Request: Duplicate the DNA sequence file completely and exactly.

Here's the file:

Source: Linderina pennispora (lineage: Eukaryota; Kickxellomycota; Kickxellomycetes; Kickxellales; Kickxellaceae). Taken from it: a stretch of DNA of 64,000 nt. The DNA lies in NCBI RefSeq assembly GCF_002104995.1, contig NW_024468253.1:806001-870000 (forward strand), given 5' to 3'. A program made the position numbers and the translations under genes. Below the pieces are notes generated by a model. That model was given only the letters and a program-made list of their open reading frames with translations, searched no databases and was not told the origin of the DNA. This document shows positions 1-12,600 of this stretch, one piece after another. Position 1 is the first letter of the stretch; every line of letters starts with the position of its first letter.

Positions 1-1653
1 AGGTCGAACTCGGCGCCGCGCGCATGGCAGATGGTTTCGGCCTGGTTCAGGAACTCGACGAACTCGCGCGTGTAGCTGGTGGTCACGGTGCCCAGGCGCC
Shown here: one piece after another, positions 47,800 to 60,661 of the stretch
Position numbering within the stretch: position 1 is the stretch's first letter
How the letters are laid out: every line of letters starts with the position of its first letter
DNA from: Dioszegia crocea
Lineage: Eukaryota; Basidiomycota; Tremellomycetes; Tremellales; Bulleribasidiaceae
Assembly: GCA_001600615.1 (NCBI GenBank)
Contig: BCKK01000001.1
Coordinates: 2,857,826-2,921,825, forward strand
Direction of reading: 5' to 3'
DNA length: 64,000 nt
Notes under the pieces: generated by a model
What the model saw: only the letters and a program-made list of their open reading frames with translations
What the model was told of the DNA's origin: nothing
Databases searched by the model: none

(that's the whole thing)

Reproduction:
Source: Linderina pennispora (lineage: Eukaryota; Kickxellomycota; Kickxellomycetes; Kickxellales; Kickxellaceae). Taken from it: a stretch of DNA of 64,000 nt. The DNA lies in NCBI RefSeq assembly GCF_002104995.1, contig NW_024468253.1:806001-870000 (forward strand), given 5' to 3'. A program made the position numbers and the translations under genes. Below the pieces are notes generated by a model. That model was given only the letters and a program-made list of their open reading frames with translations, searched no databases and was not told the origin of the DNA. This document shows positions 1-12,600 of this stretch, one piece after another. Position 1 is the first letter of the stretch; every line of letters starts with the position of its first letter.

Positions 1-1653
1 AGGTCGAACTCGGCGCCGCGCGCATGGCAGATGGTTTCGGCCTGGTTCAGGAACTCGACGAACTCGCGCGTGTAGCTGGTGGTCACGGTGCCCAGGCGCC
Shown here: one piece after another, positions 47,800 to 60,661 of the stretch
Position numbering within the stretch: position 1 is the stretch's first letter
How the letters are laid out: every line of letters starts with the position of its first letter
DNA from: Dioszegia crocea
Lineage: Eukaryota; Basidiomycota; Tremellomycetes; Tremellales; Bulleribasidiaceae
Assembly: GCA_001600615.1 (NCBI GenBank)
Contig: BCKK01000001.1
Coordinates: 2,857,826-2,921,825, forward strand
Direction of reading: 5' to 3'
DNA length: 64,000 nt
Notes under the pieces: generated by a model
What the model saw: only the letters and a program-made list of their open reading frames with translations
What the model was told of the DNA's origin: nothing
Databases searched by the model: none